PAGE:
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A particular PDF I have uses a non-embedded font named "TimesNRMT" that is not installed on my system. Instead of substituting the font with a similar one such as Times New Roman, Document Viewer is inappropriately choosing to use some sans-serif font, which makes the text nearly unreadable:

screenshot

How can I override this choice of font substitution?

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2 Answers 2

up vote 9 down vote accepted
+50

Create a rule in your .fonts.conf file. If it's not in your home folder, create it. Here's a full example of a .fonts.conf file:

<?xml version="1.0"?>
<!DOCTYPE fontconfig SYSTEM "fonts.dtd">
<fontconfig>

  <match target="pattern" name="family" >
    <test name="family" qual="any" >
      <string>TimesNRMT</string>
    </test>
    <edit name="family" mode="assign" binding="same">
      <string>Times New Roman</string>
    </edit>
  </match>

</fontconfig>

If you already have the file, just paste in the part enclosed by the match tags.

If you're using Font Manager the file is in a different place(~/.config/font-manager/local.conf).

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Are you recommending that I just disregard the giant DO NOT EDIT THIS FILE warning at the top? –  ændrük Jun 2 '11 at 19:32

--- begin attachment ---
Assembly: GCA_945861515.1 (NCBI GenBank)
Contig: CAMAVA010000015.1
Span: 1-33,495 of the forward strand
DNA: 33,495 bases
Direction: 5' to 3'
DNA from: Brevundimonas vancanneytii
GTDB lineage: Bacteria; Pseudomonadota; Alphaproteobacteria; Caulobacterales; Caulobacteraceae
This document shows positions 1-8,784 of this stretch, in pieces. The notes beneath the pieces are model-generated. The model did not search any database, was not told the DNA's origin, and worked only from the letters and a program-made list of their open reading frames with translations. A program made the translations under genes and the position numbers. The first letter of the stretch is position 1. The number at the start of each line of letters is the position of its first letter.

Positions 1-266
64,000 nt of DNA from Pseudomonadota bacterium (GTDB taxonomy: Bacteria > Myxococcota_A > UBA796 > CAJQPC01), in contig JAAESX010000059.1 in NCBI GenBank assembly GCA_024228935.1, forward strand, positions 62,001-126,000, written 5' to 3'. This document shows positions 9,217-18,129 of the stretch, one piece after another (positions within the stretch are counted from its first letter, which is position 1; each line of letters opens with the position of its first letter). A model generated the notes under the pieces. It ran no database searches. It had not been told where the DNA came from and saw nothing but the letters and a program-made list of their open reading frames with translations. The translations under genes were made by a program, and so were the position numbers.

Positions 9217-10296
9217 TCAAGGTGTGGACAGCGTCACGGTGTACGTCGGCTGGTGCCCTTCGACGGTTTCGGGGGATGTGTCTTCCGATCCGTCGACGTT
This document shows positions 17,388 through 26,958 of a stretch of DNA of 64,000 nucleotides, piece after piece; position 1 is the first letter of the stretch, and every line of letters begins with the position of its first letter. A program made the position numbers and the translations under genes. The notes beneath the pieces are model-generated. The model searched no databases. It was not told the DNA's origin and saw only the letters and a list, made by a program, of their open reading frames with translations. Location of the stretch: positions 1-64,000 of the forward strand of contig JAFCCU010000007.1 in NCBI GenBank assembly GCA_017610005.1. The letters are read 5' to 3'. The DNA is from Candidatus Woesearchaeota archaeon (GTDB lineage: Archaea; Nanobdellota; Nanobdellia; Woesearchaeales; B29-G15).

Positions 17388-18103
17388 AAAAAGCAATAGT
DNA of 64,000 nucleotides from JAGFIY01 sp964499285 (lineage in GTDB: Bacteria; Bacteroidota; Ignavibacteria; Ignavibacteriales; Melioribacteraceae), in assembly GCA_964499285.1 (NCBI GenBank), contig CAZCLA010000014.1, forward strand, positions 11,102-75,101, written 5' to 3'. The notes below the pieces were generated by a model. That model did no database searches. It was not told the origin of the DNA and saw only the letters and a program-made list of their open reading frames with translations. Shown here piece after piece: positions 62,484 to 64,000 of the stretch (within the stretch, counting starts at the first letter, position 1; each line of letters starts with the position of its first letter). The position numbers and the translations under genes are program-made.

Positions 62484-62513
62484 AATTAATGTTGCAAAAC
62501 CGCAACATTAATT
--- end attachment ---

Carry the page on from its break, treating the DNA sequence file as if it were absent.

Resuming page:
1  
Not really, I've done similar substitutions in my local .fonts.conf. I'm editing my answer. Silly of me to think it's obvious which file I was talking about. Sorry. –  miloshadzic Jun 2 '11 at 19:51
    
Thanks, this is just what I needed. I chose to use alias to keep it simple. ~/fonts.conf. –  ændrük Jun 8 '11 at 14:52

Maybe you’ll need to install MS Core Fonts.

sudo apt-get install msttcorefonts
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A better option would be to install Red Hat's Liberation fonts, which are near equivalents of popular Microsoft fonts, and substitute them as susggested by miloshadzic. –  Subhash Jun 6 '11 at 11:49

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